No, I haven’t hit all of these big financial milestones at 30. Here’s why that’s okay
I’m turning 30 today, and according to standards set forth by leading personal finance experts, I’m a failure.
Though I’ve been investing in a 401(k) since I got my first full-time job at 22, I haven’t managed to save the equivalent of my annual salary. I don’t own a home. And though I’m happily partnered, I’m nowhere near ready to get married. Don’t ask me about kids.
There are, I’m sure, a hundred and one ways I could have hit all of these milestones by now: by making every single cup of coffee at home, by cutting out all superfluous expenses, by learning to code. But if you’ll pardon the pun, I don’t put much stock in those standards.
Turning 30 holds an almost mythical place in modern American culture. It represents the age at which you are officially an Adult with a capital A, when you are supposed to have everything figured out: career, family, finances.
And when you don’t check all of these boxes by 30, the guilt and anxiety can be overwhelming. It’s enough to induce an existential crisis.
“Thirty is so intense,” says Stefanie O’Connell Rodriguez, a personal finance expert and host of the Money Confidential podcast. “There are impossible expectations, and it’s so loud.”
This is partly because money is deeply tied to self-worth and self-respect in American culture, says Megan Moore, vice president of customer acquisition and loyalty at Fidelity Investments. It can be hard to picture a different kind of success when we’re telegraphed the same standards over and over. Any deviation feels like a failure.
But there’s a reason why so much personal finance advice ignites fury on the internet. Broad advice has a place in the discourse—you can’t account for every single unique financial situation in one article—but it often comes across as tone-deaf, given, well, everything that’s going on in the world. Even when it’s offered with the best intentions, general money advice just doesn’t work for many of us.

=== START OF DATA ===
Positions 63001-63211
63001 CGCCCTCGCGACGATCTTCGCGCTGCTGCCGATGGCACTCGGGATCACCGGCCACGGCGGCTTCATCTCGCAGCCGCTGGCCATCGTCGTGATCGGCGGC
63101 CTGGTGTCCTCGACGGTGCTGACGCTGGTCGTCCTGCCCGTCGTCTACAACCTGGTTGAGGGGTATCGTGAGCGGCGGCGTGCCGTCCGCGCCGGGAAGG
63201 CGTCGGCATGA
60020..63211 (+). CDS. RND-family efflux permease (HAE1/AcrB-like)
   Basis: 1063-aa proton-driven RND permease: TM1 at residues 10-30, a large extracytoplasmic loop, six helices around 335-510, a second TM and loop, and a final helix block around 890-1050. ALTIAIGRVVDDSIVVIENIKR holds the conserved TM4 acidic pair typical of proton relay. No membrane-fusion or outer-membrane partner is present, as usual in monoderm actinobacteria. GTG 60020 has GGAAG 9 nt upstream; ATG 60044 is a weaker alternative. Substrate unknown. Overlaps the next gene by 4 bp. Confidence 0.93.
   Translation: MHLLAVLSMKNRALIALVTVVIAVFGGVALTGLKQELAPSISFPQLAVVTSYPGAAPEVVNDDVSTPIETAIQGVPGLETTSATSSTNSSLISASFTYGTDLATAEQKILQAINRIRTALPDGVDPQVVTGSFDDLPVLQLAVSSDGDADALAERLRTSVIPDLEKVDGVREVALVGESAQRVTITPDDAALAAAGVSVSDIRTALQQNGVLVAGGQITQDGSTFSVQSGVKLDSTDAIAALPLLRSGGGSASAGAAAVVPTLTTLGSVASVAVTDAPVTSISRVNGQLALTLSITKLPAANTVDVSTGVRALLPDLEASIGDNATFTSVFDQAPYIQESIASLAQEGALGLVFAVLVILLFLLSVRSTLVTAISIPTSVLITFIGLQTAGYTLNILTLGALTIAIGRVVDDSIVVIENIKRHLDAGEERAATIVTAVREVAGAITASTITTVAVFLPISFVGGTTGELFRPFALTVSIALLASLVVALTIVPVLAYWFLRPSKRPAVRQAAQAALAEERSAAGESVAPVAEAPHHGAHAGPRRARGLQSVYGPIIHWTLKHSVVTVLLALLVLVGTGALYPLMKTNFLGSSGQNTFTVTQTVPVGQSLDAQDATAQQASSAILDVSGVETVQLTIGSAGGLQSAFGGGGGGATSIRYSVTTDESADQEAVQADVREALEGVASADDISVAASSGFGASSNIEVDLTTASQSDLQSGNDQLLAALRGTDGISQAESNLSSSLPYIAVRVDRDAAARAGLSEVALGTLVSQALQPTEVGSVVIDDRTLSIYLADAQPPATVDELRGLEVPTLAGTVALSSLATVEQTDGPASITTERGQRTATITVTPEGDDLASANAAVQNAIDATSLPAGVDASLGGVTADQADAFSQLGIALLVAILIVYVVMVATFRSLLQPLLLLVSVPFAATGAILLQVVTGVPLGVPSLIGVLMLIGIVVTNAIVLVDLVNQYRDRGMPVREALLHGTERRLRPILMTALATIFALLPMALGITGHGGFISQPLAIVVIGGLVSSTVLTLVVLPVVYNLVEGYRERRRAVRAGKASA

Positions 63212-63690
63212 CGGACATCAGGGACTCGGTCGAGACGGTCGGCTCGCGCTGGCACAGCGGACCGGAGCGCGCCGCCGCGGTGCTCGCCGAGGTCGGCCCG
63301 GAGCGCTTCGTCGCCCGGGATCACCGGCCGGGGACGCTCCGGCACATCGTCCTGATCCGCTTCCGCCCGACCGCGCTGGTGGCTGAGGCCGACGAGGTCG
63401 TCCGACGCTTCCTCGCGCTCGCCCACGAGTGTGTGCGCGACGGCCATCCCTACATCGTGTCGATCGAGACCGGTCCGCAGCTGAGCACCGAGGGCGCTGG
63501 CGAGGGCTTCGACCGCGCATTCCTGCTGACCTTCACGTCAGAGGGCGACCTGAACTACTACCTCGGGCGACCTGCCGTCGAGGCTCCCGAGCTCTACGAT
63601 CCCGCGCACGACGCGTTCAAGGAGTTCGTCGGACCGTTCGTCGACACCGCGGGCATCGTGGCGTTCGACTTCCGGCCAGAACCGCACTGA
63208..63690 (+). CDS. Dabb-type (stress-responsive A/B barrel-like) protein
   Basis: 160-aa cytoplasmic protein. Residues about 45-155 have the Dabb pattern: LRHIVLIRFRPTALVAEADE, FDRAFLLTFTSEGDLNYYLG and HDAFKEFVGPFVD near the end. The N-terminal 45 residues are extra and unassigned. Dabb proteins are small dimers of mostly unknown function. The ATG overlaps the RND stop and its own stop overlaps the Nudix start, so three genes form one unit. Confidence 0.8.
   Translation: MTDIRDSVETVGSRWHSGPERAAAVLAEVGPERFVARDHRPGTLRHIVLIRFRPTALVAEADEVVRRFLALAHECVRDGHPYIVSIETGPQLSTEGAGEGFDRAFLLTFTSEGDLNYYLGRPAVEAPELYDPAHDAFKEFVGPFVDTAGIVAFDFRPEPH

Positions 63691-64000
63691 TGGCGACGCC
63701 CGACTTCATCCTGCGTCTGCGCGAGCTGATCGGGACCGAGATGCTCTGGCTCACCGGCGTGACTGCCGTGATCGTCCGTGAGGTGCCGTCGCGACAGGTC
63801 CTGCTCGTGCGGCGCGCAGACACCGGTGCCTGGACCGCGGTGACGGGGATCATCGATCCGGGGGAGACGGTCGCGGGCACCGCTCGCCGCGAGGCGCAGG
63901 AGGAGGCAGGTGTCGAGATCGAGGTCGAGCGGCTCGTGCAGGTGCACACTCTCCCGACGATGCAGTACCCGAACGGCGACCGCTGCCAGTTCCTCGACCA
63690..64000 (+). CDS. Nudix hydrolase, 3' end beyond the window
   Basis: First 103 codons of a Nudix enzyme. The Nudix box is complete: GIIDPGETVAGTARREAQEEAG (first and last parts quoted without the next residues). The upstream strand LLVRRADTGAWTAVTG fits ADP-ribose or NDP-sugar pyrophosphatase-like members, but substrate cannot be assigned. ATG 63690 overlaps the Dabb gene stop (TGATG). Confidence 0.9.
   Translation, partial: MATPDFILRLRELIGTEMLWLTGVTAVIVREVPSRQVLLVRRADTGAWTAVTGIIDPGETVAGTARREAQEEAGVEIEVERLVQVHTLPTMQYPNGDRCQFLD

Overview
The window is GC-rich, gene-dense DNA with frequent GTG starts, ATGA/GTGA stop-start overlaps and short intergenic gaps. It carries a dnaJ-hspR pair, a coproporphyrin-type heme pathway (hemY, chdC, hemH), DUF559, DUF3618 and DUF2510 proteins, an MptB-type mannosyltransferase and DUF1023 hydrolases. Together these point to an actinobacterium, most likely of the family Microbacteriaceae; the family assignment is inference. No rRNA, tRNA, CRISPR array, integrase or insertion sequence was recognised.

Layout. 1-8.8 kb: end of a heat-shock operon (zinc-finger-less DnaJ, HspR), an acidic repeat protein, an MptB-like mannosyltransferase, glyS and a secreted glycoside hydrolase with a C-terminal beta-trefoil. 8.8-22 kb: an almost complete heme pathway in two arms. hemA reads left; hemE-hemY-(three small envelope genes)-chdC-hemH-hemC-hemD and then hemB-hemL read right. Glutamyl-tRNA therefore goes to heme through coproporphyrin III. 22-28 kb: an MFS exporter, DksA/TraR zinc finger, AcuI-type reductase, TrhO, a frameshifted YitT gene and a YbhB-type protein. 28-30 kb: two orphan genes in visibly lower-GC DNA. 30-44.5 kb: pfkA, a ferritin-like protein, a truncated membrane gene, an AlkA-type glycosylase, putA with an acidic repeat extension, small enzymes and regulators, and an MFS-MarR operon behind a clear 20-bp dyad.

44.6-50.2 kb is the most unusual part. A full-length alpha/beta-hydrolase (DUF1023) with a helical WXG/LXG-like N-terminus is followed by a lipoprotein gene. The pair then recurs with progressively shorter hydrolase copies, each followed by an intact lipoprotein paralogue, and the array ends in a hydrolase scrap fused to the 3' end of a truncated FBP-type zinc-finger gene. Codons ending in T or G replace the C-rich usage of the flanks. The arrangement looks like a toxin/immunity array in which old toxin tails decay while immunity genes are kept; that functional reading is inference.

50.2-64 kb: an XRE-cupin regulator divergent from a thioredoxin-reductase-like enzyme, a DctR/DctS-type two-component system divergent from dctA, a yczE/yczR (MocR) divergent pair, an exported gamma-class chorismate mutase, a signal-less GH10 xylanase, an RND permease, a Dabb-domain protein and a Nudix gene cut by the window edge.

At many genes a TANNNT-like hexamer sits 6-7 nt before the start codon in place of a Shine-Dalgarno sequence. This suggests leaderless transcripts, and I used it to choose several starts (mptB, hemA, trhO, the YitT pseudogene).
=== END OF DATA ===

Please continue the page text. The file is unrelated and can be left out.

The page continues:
Ultimately, it’s up to individuals to “determine what their needs are and really personalize” what success means, says Moore.
“Money is a tool [you use] to live the life you want to live,” says Moore. “We don’t expect any two peoples’ lives to be the same, so we don’t expect their financial lives to look the same.”
Of course, to live the life you want, you probably need money. Personal finance best practices can be helpful: Start (or keep) investing. Spend less than you earn. Avoid high-interest debt at all cost.
“We should all reflect on the emotions we have around money, what some of those triggers are, to form good habits,” Moore says. “Understanding yourself and how that plays out into your finances and how you’re managing your money really can help you figure out how to move forward, no matter what point you’re at.”
But can we also give ourselves a break? Your life and your career don’t end at 30. If you’re lucky, there’s a long road after that.
“Personal finance and financial wellness are really a journey,” says Sofia Figueroa, a financial planner at Ellevest. “It’s an ongoing practice that takes time to get comfortable with and refine. Don’t beat yourself up if you don’t do every single thing right the first time.”
Believing that you need to have everything figured out so early works to our detriment, argues O’Connell Rodriguez.
“If a house before 30 is success, then I’m not considering whether I can really afford this house, or if I really want to live in the same place for the next five years,” she says. “That pressure can backfire for a lot of people. It causes them to jump into things just to create that sense of forward momentum.”
Rather than look at your career, finances, and personal relationships as problems to be solved by an arbitrary deadline, remember that you still have decades ahead of you.
“In my experience, the people who are finding a lot of success or fulfillment still deal with that pressure to have things figured out, but we also have a more flexible, longer-term view,” O’Connell Rodriguez says. “That’s really, really hard.”
If you’re approaching one of these milestone birthdays, take time to ask yourself what it is you want, and what you need to get there. It’s more important to figure out your own core values—and act accordingly—than it is to accomplish things because your parents, a personal finance personality, or some list on the internet told you to, argues Figueroa.
Because having a house at 30 doesn’t automatically make you a success. You get to determine the milestones for yourself.
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